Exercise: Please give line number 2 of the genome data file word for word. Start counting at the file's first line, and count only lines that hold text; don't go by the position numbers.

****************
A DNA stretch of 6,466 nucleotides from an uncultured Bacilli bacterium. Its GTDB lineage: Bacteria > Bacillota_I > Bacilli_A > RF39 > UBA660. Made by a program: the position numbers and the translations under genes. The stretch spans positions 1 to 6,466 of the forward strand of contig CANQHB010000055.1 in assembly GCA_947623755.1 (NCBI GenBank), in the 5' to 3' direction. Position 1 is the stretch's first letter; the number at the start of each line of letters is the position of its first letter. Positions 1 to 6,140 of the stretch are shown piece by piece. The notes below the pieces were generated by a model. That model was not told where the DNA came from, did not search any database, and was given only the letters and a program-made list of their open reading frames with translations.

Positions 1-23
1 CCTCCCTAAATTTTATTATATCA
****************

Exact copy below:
Positions 1-23